(v. 8) We are now permitted to behold the King in yet another glory, as the Bridegroom in the day of His espousals. For even as the recognition of Christ in heaven, as the omnipotent King, is followed by the marriage of the Lamb ( Rev_19:6-8 ): so the coming forth of Christ to reign on earth as the King of kings will be followed by the restoration of Israel as the earthly bride.
Once He had worn the garments of humiliation; then He had gone forth to war clothed in a vesture dipped in blood; now the days of His humiliation are passed, His victories are complete, and He comes forth in garments that speak of a character redolent with every grace. Not only does gladness flow from His throne (v. 7); but He, Himself, is made glad by the joy of His people. At last He dwells amidst the praises of Israel ( Psa_22:3 ).
(v. 9) The nations, presented under the figure of “King's daughters,” will do homage to the King; though the place of honour will be reserved for restored Israel, brought before us under the figure of the queen standing at the right hand of the King (cp. Isa_54:5 ; Jer_3:1 ; Hos_2:19-20 ).
(vv. 10-12) The psalmist, using the figure of a bride, calls upon restored Israel to consider the new relationship upon which the nation is entering, and to forget the sorrowful past with all its failure and unfaithfulness to Jehovah. In those days the leaders of the nation had boasted in their fathers while rejecting Christ. Restored Israel is called to recognize that, in connection with their own people, they had forfeited every claim to blessing. They are now to learn that if they inherit blessing it is entirely owing to Christ, and in connection with Him - the One who had been rejected by their fathers. They are called to dissociate themselves from the guilty nation in order to be entirely for Christ. Thus only will the Lord delight in Israel, and Israel worship the Lord.
Thus devoted to the Lord they will exercise an attractive power over the nations, as set forth by the “daughter of Tyre” and “the rich among the peoples.” Such will come with their gifts, entreating the favour of the nation that is in favour with the King. In like spirit Isaiah can say, “The sons also of them that afflicted thee shall come bending unto thee; and all they that despised thee shall bow themselves down at the soles of thy feet” ( Isa_60:14 ).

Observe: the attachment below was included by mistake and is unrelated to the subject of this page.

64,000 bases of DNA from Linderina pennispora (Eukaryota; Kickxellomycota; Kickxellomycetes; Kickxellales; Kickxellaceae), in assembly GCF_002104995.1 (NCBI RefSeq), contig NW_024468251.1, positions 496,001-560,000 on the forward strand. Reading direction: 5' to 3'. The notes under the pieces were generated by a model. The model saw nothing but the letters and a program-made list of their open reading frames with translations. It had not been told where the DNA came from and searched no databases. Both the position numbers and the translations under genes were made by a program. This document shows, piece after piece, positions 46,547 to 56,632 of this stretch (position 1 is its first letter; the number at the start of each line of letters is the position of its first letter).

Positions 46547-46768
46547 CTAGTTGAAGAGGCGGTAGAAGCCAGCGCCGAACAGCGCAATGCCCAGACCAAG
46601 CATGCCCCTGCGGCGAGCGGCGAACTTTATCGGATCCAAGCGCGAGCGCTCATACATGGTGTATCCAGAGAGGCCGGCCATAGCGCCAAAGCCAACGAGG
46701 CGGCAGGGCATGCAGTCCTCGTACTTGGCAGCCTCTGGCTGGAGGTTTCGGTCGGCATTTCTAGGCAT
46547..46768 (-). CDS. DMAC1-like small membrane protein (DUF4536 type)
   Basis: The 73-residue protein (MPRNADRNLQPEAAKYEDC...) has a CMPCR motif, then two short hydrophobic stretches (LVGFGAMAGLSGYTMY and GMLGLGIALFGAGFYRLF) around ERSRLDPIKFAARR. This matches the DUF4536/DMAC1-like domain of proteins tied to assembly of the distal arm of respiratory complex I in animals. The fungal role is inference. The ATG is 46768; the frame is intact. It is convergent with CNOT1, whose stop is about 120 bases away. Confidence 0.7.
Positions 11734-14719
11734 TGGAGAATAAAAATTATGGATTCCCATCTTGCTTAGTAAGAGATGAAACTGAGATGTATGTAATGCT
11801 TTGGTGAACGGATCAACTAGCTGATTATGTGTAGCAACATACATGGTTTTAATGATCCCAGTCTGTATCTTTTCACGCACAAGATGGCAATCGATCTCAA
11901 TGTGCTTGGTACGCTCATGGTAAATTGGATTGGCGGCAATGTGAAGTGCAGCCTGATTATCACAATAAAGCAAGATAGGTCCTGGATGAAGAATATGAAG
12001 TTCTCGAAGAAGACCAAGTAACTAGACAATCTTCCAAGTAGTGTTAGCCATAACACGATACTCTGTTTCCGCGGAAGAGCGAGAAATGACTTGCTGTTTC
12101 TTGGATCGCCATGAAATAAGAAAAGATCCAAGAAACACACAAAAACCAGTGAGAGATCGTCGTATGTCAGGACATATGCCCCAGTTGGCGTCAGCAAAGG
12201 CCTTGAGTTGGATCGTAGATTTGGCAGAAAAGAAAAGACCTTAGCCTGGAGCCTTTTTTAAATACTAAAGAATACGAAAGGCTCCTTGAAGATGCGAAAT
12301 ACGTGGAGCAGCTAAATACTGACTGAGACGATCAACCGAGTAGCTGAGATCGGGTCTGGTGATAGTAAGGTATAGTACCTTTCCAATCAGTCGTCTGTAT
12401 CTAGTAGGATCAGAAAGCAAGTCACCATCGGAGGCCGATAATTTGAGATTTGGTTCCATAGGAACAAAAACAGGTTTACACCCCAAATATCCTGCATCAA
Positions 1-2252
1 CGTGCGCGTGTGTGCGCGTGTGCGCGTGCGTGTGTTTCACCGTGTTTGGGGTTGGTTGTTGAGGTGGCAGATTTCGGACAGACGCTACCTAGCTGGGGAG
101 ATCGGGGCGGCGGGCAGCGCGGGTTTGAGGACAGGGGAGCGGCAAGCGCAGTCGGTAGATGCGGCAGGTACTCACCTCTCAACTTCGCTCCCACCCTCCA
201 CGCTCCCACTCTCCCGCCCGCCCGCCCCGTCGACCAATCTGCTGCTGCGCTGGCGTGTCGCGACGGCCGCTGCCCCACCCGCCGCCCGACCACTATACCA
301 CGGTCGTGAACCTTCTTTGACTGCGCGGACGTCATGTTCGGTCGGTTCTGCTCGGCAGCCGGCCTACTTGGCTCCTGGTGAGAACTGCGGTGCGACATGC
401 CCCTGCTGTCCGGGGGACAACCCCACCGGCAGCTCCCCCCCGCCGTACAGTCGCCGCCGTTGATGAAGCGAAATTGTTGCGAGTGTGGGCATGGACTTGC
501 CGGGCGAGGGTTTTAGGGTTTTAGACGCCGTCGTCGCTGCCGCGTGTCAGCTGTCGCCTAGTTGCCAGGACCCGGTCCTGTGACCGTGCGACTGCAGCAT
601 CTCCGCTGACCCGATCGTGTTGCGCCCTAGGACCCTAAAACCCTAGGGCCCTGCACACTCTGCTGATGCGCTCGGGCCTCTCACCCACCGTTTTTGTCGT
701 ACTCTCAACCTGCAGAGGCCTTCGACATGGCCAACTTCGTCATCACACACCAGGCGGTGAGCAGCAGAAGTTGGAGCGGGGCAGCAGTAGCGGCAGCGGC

(vv. 13-15) The restored nation of Israel has its distinct place of honour in submission and devotedness to the King. The nations have come with their gift, thus submitting to Israel. Now restored Israel, and the converted of the nations, under the figure of the bride and her companions, having been made suited to the King, are presented to Christ with gladness and joy, to have a place of intimacy and nearness - “They shall enter into the king's palace.”
(vv. 16-17) In the closing verses of the psalm, we hear the voice of Jehovah speaking through the psalmist. Jehovah predicts that restored Israel, instead of looking back to their fathers, through whom all blessing was forfeited, will rejoice in her children who will rule as princes in the earth. Above all, Christ will be exalted and praised for ever and ever. Other names will be forgotten, but the name of Christ will be remembered throughout all generations, and He, Himself, the Object of praise among all people for ever and ever.
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Smith, Hamilton. "Commentary on Psalms 45". "Hamilton Smith's Writings". https://www.studylight.org/
the Week of Proper 12 / Ordinary 17